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The Nature and Function of Philosophy

Philosophy is for everyone.  In fact, although most people may be vague about what philosophy is, we all engage in philosophy whether we are aware of it or not.  We all have some ideas concerning free will, human nature, morality, the meaning of life, and the like.  Everyone, at one time or another, either because of startling events or simple curiosity, asks philosophical questions like:  "Does God exist?"  "Is there life after death?"  "Are there any absolute or universal moral principles?"  "What do ethical terms like good, bad, right, and wrong mean?"  "What is beauty?"  "What are the characteristics of a 'good' work of art?"  "From what sources do we gain our knowledge?"  "Does sensory experience provide indubitable knowledge?"

So what is philosophy?  Literally the term philosophy is derived from the Greek words philos ("loving") and sophia ("wisdom"), and means "the love of wisdom."  But philosophers do not always agree on the nature and function of philosophy.  Here are four definitions thatt attempt to explain what is generally meant by the term philosophy.  These definitions do not necessarily reflect a consensus of philosophical opinion.

1. Philosophy analyzes the foundations and presuppositions underlying other disciplines.  Philosophy investigates and studies the underpinnings of science, art, and theology.  Philosophers do not ask "Are Pablo Picasso's paintings 'good' works of art?" (as art critics do) but "Is aesthetic judment a matter of personal taste, or are there objective standards that we can apply to evaluate a work of art?"  Philosophers do not ask "Is the theory of evolution true?" (as biologists and physical anthropologists do) but "How do we distinguish truth from error?"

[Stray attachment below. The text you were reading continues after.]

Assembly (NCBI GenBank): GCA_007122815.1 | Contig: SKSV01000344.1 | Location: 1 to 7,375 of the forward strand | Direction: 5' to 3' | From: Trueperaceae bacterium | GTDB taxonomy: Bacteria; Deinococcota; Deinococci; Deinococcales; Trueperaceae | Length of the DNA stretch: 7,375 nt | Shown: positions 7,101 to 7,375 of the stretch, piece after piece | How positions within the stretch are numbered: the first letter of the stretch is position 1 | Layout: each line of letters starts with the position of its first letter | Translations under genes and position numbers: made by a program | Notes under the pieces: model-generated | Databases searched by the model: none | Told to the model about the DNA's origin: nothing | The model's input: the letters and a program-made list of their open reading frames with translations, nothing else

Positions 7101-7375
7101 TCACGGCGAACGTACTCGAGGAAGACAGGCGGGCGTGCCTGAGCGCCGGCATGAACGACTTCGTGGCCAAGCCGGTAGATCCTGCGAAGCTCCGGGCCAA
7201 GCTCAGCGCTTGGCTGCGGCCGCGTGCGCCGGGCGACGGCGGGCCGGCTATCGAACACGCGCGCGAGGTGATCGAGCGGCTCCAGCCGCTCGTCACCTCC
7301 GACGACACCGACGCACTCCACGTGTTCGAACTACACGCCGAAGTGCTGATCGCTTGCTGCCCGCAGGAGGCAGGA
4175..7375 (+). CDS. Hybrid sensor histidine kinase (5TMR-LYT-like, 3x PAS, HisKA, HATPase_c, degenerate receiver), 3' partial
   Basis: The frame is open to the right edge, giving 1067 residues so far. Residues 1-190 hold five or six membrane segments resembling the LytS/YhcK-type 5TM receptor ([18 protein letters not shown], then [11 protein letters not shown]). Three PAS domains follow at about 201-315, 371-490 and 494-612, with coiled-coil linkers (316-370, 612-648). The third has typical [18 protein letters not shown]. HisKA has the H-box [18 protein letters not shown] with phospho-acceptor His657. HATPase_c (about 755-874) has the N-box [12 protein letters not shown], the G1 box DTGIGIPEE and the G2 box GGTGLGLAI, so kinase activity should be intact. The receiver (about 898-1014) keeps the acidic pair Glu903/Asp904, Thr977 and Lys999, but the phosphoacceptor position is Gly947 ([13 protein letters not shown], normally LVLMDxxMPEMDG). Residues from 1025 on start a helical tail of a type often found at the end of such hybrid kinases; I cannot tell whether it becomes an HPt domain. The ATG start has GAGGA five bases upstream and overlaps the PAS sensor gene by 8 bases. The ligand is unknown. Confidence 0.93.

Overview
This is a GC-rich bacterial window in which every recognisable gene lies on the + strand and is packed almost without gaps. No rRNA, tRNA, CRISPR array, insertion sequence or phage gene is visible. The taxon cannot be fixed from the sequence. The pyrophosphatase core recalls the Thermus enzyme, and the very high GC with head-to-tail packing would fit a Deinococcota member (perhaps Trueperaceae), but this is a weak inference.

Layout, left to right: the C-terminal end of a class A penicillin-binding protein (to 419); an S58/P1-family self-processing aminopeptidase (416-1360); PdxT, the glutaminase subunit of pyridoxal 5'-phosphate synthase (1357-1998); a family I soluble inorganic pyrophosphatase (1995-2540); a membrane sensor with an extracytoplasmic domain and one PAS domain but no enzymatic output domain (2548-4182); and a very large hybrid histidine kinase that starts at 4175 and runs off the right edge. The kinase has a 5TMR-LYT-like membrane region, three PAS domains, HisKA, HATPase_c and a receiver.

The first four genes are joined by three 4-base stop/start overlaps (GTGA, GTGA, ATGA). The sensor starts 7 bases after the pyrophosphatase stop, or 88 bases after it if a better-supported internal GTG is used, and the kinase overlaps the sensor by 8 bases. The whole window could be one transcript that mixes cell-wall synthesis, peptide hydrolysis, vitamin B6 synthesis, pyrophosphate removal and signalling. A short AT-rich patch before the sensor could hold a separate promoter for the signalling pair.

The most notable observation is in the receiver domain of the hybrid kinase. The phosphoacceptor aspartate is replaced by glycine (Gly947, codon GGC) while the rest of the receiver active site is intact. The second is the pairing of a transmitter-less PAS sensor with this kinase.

2. Philosophy attempts to develop a comprehensive conception or apprehension of the world.  Philosophy seeks to integrate the knowledge of the sciences with that of other fields of study to achieve some kind of consistent and coherent world view.  Philosophers do not want to confine their attention to a fragment of human experience or knowledge, but rather, want to reflect upon life as a totality.  In speaking of this particular function, Charlie Dunbar Broad, an English twentieth century philosopher, says: "Its object is to take over the results of the various sciences, to add to them the results of the religious and ethical experiences of mankind, and then to reflect upon the whole.  The hope is that, by this means, we may be able to reach some general conclusions as to the nature of the universe, and as to our position and prospects in it."  (Scientific Thought, NewYork: Harcourt, 1923, p. 20)

3. Philosophy studies and critically evaluates our most deeply held beliefs and attitudes; in particular, those which are often held uncritically.  Philosophers have an attitude of critical and logical thoughtfulness.  They force us to see the significance and consequences of our beliefs, and sometimes their inconsistencies.  They analyze the evidence (or lack of it) for our most treasured beliefs, and seek to remove from our perspectives every taint and trace of ignorance, prejudice, superstition, blind acceptance of ideas, and any other form of irrationality.

4.  Philosophy investigates the principles and rules of language, and attempts to clarify the meaning of vague words and concepts.  Philosophy examines the role of language in communication and thought, and the problem of how to identify or ensure the presence of meaning in our use of language.  It is a method--a practice--which seeks to expose the problems and confusions which have results from the misuse of language, and to clarify the meaning and use of vague terms in scientific and/or everyday discourse.

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